- 1/2 cup cornmeal
- 1/2 cup all-purpose flour, plus more for kneading
- 1 teaspoon baking powder
- 1/4 teaspoon fine sea salt
- 2 1/2 tablespoons unsalted butter, chilled and diced
- 1/2 cup whole milk
Cut the chicken into 8 skin-on, bone-in pieces and sprinkle liberally with salt and pepper. Heat half the oil and half the bacon fat in a large pot over medium high heat until smoking.
Add half the chicken pieces and brown on all sides, about 2 minutes per side. Remove and drain on paper towels. Add the remaining oil and fat and, once smoking, brown the remaining chicken pieces, then drain on paper towels.
Add the onions, celery, carrots and garlic and saute until the vegetables are barely caramelized and stick slightly to bottom of pan, about 6 minutes.
Add wine and vermouth, scrape brown bits at the bottom of the pan, then reduce the liquid by half, about 2 minutes.
Add lemon zest, thyme, rosemary, oregano, stock and chicken to the pot. Bring to a boil, then reduce heat to a simmer and cover.
Cook until the chicken is very tender, about 1 hour, occasionally skimming fat and impurities as they rise to the surface.
Remove the chicken from the liquid. Once the chicken is cool enough to handle, remove and discard the skin. Strip the meat from the bones and shred into bite-sized pieces. Return it to the stock in the pot.
Combine cornmeal, flour, baking powder, salt and butter in bowl of a food processor and pulse until mixture resembles coarse sand. (This can also be accomplished by hand with a bench scraper or your fingertips.)
Add half the milk and incorporate quickly. If the dough does not easily come together into a shaggy ball, add small amounts of milk until it does.
Knead dough on a floured surface until smooth, about 5 minutes. (While you don't want to overknead the dough to stave off toughness, the dumplings will fall apart in the broth if not enough gluten develops.) Let the dough rest for 15 minutes at room temperature.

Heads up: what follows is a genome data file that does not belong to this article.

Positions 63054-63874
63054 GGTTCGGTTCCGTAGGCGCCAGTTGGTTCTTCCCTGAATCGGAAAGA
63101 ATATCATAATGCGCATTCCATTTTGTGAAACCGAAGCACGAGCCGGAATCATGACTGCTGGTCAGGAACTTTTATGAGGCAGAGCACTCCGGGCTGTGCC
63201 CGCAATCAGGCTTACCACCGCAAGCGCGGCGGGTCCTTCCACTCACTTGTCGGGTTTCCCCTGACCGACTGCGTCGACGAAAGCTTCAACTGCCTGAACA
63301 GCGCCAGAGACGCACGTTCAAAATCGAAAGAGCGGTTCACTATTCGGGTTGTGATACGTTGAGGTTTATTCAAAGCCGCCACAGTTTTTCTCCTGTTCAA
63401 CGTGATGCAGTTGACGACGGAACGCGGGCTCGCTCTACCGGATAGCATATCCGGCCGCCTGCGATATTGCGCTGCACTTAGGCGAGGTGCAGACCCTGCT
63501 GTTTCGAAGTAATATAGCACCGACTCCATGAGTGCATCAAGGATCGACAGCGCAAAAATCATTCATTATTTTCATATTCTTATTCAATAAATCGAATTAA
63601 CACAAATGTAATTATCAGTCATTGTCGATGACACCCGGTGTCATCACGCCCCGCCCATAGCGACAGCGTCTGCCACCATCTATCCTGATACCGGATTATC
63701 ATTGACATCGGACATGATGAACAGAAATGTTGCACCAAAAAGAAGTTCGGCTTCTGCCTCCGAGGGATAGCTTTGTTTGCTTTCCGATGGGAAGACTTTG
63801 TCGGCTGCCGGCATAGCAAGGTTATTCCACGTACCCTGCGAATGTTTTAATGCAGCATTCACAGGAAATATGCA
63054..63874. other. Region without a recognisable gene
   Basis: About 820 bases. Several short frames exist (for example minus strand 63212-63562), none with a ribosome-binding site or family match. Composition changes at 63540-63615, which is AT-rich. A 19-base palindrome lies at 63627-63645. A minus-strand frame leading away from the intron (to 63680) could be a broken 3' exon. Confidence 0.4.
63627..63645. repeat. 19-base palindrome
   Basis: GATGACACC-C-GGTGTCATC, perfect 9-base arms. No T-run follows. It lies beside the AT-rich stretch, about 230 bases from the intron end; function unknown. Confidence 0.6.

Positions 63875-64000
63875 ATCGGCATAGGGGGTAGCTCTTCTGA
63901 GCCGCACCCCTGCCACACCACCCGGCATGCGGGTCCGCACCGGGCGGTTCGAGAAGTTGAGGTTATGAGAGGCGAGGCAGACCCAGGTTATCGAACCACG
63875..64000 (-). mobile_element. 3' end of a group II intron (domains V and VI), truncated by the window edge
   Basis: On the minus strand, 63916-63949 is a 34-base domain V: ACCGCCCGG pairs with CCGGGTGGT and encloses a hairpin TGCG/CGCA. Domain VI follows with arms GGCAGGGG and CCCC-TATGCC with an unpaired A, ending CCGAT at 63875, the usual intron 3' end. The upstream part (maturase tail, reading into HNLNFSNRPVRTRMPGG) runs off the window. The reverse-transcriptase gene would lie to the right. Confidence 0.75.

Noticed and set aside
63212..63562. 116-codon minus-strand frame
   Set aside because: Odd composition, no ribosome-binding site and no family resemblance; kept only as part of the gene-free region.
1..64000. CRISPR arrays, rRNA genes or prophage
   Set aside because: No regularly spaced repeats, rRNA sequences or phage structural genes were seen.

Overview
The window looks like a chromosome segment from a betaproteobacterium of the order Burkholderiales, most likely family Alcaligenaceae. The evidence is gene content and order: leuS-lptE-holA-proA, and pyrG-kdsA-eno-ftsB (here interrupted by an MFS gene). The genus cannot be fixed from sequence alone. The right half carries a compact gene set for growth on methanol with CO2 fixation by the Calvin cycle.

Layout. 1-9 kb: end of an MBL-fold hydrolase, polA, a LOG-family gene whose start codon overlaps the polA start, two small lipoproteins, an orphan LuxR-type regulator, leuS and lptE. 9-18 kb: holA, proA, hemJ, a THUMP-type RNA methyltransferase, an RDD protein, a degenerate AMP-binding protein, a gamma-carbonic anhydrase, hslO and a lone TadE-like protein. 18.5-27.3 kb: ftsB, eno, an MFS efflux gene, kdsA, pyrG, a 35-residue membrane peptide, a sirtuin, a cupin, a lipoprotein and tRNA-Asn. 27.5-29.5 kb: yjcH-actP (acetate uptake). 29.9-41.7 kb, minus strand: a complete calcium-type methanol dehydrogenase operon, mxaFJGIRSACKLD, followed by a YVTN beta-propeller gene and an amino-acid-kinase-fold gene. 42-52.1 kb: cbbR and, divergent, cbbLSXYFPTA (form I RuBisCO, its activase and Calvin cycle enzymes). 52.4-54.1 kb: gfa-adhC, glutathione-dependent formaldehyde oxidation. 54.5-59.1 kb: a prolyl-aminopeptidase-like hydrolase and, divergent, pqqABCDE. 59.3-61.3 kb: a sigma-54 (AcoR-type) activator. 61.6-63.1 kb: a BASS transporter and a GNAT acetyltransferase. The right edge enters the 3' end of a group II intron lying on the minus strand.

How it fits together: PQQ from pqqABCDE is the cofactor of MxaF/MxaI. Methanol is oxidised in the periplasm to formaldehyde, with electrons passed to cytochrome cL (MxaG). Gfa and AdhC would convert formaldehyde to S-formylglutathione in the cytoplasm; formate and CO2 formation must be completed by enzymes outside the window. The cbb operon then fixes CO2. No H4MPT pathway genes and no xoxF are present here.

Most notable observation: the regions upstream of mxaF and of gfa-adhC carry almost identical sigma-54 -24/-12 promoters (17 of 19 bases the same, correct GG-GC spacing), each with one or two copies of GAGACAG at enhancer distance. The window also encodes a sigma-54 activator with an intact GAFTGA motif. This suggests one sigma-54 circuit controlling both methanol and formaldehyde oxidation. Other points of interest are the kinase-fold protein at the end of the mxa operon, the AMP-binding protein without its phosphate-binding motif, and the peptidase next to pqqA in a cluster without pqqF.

Using a rolling pin, roll the dough to a uniform sheet about 7 inches square and 1/4 inch thick. Using a sharp knife, cut the sheet into approximately 25 two-inch squares. The dumplings can be set aside in the refrigerator for up to an hour before poaching.
Bring the soup to a brisk simmer. Add dumplings carefully to the soup, adding more than one layer if necessary. They will initially sink but begin to expand and rise as they cook. Cover the pot and gently simmer the dumplings until they are tender and cooked through, 10 to 12 minutes. Season the soup with salt and pepper and serve immediately.
Makes 4 to 6 servings.
-- Adapted from "Come In, We're Closed"
Sliced red onions, rinsed under cold water, can be substituted if Vidalias or other sweet onions are not available.
- 4 medium cucumbers
- 1 large vidalia onion, halved and thinly sliced
- Kosher salt and freshly ground black pepper to taste
- 3/4 cup red wine vinegar
- 1/4 cup apple cider vinegar
- 1/2 cup olive oil
- 3 tablespoons granulated sugar
- 1 tablespoon herbes de Provence
Peel each cucumber, alternating one strip of skin with one strip of peeled flesh. Cut off and discard the ends and cut the cucumber in half lengthwise.
Scoop out the seeds with a spoon and thinly slice cucumbers into half moons. Combine the cucumber and onion slices in a plastic bowl with a tight-fitting lid. Season with salt and pepper and set aside.
In a separate bowl, whisk together vinegars, oil, sugar and herbes de Provence. Pour the dressing over cucumbers and onion, season liberally with salt and pepper, mix well and cover.
Refrigerate for an hour, frequently turning the bowl upside-down to redistribute the dressing.
Makes 6 servings.
-- Adapted from "Come In, We're Closed"recipes